Clients come to EK looking to empower their people, make operations more efficient, and create a competitive advantage against their peers through improved Knowledge Management (KM). They want to take advantage of cutting-edge technologies like knowledge graphs, artificial intelligence (AI), and machine learning to make this happen. Enterprise Search allows organizations to realize their KM objectives and take advantage of these new technologies. In many ways, search is the solution that ties together all of the other KM activities organizations undertake.
Our KM roadmaps typically begin with a series of foundational activities such as:
- Organization definition;
- Improved information processes; and
- Taxonomy design.
These initial activities are critical to a successful KM implementation, but they are not always visible to end users who are looking for feedback on their investment. However, once search is in place, users can begin to see the fruits of their efforts in a compelling way. The taxonomies appear as facets in search. The new processes users are asked to follow and the additional effort to enter metadata don’t seem onerous when they can quickly find what they need through search. After seeing search for the first time, one of our client’s business sponsors offered the following comment.
“So that is why we have been doing that taxonomy stuff. This search is amazing!”
Search helped this client understand what their work was leading to. It crossed silos of information, exposed the taxonomy, and let business users find what they needed quickly and in one place. This client saw search as a tangible reward for all of their organizational and design efforts. Search would not have been successful without all of the upfront work, and that work would not have felt so rewarding without search to show its impact.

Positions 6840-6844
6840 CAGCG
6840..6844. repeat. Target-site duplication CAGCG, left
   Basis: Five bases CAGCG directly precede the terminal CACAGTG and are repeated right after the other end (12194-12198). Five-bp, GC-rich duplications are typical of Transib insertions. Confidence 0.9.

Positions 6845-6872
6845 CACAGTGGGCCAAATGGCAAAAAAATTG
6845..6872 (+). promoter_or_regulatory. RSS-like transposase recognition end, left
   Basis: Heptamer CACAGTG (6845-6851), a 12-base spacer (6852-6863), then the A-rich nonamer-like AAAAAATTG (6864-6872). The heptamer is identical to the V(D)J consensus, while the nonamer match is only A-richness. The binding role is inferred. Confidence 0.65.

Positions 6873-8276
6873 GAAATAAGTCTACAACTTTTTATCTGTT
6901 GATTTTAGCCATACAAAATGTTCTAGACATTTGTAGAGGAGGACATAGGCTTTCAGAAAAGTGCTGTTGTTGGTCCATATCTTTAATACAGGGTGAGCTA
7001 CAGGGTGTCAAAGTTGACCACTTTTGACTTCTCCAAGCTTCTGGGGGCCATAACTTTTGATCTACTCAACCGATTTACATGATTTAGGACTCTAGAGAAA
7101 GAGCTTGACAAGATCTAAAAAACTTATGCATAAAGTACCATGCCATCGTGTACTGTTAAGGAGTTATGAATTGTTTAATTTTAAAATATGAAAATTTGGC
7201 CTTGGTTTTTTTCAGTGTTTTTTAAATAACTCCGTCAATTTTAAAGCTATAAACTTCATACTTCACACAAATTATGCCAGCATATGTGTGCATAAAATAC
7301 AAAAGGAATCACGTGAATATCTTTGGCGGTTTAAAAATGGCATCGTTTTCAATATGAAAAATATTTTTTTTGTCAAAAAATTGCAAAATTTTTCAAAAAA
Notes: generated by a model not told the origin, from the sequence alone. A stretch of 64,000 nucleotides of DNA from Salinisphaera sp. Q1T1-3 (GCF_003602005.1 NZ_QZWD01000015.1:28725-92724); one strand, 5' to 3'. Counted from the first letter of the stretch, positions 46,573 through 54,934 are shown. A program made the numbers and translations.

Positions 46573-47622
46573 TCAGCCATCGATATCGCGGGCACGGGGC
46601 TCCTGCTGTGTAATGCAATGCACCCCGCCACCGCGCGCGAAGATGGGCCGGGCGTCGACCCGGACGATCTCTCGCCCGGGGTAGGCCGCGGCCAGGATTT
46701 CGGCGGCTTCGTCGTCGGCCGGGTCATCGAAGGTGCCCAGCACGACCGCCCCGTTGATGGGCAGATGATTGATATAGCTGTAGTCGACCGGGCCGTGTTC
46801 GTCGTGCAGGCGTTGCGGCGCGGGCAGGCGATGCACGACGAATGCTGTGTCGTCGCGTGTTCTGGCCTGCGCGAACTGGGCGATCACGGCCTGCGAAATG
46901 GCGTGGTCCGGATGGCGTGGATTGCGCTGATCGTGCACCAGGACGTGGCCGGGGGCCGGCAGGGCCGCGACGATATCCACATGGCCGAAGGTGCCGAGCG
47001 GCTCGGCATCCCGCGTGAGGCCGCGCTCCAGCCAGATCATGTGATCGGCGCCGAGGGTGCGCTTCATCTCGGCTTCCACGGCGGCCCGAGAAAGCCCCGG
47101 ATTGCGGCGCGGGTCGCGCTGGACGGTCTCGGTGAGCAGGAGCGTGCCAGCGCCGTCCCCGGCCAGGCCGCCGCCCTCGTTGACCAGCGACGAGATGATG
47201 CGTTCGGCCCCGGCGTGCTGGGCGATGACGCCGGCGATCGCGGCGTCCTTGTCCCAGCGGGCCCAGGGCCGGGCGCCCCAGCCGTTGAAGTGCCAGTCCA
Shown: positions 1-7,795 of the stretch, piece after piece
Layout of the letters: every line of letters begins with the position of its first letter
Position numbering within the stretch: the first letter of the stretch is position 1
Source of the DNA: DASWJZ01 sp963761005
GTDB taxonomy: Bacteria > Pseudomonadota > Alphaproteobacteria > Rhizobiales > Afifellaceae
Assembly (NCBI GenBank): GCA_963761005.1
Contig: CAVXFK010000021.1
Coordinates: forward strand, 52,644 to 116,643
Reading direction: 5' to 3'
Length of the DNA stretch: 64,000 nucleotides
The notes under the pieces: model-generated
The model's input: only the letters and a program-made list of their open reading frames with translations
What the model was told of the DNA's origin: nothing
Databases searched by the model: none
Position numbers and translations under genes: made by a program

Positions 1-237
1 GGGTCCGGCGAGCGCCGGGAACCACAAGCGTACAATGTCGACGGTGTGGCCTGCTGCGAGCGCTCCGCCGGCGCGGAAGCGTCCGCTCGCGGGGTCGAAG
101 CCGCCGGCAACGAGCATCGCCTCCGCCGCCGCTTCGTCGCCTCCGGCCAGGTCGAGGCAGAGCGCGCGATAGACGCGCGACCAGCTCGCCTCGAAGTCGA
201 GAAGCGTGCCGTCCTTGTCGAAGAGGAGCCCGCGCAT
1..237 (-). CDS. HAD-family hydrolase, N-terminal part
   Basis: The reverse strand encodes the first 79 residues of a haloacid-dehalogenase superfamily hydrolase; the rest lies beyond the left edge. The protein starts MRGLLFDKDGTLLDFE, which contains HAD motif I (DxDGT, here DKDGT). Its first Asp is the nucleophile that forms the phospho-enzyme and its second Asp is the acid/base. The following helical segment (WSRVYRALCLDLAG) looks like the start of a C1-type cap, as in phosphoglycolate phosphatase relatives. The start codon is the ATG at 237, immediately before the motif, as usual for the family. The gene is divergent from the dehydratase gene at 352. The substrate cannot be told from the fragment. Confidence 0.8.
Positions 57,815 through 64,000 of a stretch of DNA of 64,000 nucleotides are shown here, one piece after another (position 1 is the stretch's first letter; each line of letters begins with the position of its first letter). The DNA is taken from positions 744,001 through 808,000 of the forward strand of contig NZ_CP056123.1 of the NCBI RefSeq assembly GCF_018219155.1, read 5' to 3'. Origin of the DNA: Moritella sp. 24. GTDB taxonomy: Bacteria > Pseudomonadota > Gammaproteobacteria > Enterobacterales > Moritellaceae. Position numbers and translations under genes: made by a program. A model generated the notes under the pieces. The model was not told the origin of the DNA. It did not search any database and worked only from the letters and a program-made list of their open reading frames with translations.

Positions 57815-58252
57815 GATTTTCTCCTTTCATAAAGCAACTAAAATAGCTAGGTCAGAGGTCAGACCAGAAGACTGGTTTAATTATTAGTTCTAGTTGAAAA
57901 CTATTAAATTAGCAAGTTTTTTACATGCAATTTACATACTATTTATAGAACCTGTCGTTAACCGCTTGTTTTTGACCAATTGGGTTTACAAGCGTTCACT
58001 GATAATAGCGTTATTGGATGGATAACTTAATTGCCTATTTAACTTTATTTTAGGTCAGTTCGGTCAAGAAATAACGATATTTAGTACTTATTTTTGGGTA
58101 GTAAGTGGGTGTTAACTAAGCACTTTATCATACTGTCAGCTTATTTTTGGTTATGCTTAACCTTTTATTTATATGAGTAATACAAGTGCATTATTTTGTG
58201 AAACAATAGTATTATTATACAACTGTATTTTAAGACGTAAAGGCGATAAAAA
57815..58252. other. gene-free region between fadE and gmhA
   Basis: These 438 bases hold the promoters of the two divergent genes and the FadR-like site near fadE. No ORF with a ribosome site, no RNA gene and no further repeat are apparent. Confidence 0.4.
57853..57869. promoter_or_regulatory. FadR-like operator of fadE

AI and machine learning are hot terms. Everyone wants to take advantage of AI, even if they don’t know what it means. Search is a great way to highlight how these technologies can make an impact. Machine learning and AI help make our search tools more efficient. We use taxonomy management and auto-tagging tools to tag the content we are indexing so that we have additional metadata that can be used to provide faceting for search. These tools use natural language processing and machine learning to suggest tags for content.
Our search solutions also provide a front-end to knowledge graphs. Knowledge graphs allow executives to collect analytics against structured and unstructured information. They also help spot patterns or relationships between information that was not already known. Banks and insurance companies can use knowledge graphs to identify fraud. Research organizations can use these same tools to spot unknown patterns in outcomes that could lead to new research findings or improved processes. Services organizations can use knowledge graphs as a way to better track employee skills and activities, filling potential resource gaps before they even exist.
These knowledge graphs capture content and data in ontologies that are stored in graph databases. The graph databases use built-in machine learning to identify relationships and information patterns that are not readily apparent using older technologies. The challenge with graph databases, however, is that they’re difficult to surface for the standard user without a front-facing technology. To address this, we often expose the results through our enterprise search applications. Search provides an unstructured interface that allows people to traverse these relationships however they want. This open-ended approach gives users a great way to see the artificial intelligence derived through the knowledge graph.
As you plan out our KM Roadmap, make sure that you consider the importance of search as a way to tie together all of your other activities. If your existing search does not highlight your KM function, let us help you create a search solution that uses the latest technologies to enable your KM vision.